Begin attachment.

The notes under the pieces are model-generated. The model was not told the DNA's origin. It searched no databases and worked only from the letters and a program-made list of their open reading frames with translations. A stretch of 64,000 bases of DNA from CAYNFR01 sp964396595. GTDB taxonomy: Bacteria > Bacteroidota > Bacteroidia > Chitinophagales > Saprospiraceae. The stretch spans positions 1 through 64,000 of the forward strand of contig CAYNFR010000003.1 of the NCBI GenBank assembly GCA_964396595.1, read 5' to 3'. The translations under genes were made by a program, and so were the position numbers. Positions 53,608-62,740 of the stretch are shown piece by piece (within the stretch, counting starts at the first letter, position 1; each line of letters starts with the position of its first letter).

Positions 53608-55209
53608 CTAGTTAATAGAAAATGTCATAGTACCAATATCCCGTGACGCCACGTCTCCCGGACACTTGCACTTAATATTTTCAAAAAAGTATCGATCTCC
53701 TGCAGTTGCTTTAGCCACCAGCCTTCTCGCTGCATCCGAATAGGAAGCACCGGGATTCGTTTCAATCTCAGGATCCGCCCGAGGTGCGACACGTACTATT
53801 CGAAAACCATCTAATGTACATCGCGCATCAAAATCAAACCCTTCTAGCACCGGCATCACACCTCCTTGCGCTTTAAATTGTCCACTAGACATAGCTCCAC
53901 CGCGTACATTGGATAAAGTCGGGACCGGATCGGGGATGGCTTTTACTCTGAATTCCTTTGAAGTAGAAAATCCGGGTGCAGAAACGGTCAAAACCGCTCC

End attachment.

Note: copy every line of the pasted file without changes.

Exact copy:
The notes under the pieces are model-generated. The model was not told the DNA's origin. It searched no databases and worked only from the letters and a program-made list of their open reading frames with translations. A stretch of 64,000 bases of DNA from CAYNFR01 sp964396595. GTDB taxonomy: Bacteria > Bacteroidota > Bacteroidia > Chitinophagales > Saprospiraceae. The stretch spans positions 1 through 64,000 of the forward strand of contig CAYNFR010000003.1 of the NCBI GenBank assembly GCA_964396595.1, read 5' to 3'. The translations under genes were made by a program, and so were the position numbers. Positions 53,608-62,740 of the stretch are shown piece by piece (within the stretch, counting starts at the first letter, position 1; each line of letters starts with the position of its first letter).

Positions 53608-55209
53608 CTAGTTAATAGAAAATGTCATAGTACCAATATCCCGTGACGCCACGTCTCCCGGACACTTGCACTTAATATTTTCAAAAAAGTATCGATCTCC
53701 TGCAGTTGCTTTAGCCACCAGCCTTCTCGCTGCATCCGAATAGGAAGCACCGGGATTCGTTTCAATCTCAGGATCCGCCCGAGGTGCGACACGTACTATT
53801 CGAAAACCATCTAATGTACATCGCGCATCAAAATCAAACCCTTCTAGCACCGGCATCACACCTCCTTGCGCTTTAAATTGTCCACTAGACATAGCTCCAC
53901 CGCGTACATTGGATAAAGTCGGGACCGGATCGGGGATGGCTTTTACTCTGAATTCCTTTGAAGTAGAAAATCCGGGTGCAGAAACGGTCAAAACCGCTCC